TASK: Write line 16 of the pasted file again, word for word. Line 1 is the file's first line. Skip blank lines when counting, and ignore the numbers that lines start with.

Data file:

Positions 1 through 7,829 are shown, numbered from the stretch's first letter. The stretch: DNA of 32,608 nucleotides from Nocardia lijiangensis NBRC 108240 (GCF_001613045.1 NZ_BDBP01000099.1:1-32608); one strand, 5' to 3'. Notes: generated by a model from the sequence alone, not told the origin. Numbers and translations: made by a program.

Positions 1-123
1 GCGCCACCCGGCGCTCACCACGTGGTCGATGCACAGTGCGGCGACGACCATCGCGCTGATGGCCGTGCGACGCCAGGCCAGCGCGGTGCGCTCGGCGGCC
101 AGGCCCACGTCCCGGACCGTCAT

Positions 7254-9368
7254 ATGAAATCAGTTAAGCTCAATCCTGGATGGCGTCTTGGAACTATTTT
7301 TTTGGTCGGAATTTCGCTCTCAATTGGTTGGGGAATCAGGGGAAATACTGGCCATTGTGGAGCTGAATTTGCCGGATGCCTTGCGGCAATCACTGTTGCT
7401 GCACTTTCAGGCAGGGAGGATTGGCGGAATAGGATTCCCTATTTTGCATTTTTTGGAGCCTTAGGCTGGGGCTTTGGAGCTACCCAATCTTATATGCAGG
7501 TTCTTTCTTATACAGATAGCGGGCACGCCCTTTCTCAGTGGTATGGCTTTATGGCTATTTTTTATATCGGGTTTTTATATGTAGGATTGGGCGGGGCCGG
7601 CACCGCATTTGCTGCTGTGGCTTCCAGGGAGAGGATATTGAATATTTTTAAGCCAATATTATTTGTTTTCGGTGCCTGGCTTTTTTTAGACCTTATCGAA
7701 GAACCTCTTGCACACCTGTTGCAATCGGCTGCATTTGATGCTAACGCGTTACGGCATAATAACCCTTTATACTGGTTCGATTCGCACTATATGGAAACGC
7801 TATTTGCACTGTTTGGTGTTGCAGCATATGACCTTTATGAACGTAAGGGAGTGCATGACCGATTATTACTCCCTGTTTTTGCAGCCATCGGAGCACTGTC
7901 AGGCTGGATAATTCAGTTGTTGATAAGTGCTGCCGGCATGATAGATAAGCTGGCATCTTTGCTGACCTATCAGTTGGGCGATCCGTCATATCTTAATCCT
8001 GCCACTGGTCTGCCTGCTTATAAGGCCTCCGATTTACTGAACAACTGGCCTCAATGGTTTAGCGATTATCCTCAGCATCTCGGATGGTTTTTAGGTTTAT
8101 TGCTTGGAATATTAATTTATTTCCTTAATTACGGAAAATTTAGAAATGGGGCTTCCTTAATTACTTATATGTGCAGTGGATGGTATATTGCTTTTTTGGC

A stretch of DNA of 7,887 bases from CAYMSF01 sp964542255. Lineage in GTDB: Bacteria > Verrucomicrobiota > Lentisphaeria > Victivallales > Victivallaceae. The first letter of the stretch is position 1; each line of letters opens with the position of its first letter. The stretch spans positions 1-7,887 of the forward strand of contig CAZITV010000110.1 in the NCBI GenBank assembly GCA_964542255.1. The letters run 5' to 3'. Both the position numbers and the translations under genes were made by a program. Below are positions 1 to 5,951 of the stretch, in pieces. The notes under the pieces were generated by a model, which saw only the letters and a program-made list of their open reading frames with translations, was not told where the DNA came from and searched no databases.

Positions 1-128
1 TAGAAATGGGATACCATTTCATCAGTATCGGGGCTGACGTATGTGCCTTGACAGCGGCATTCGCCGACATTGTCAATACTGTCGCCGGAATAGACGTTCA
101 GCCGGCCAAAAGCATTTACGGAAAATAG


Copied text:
A stretch of DNA of 7,887 bases from CAYMSF01 sp964542255. Lineage in GTDB: Bacteria > Verrucomicrobiota > Lentisphaeria > Victivallales > Victivallaceae. The first letter of the stretch is position 1; each line of letters opens with the position of its first letter. The stretch spans positions 1-7,887 of the forward strand of contig CAZITV010000110.1 in the NCBI GenBank assembly GCA_964542255.1. The letters run 5' to 3'. Both the position numbers and the translations under genes were made by a program. Below are positions 1 to 5,951 of the stretch, in pieces. The notes under the pieces were generated by a model, which saw only the letters and a program-made list of their open reading frames with translations, was not told where the DNA came from and searched no databases.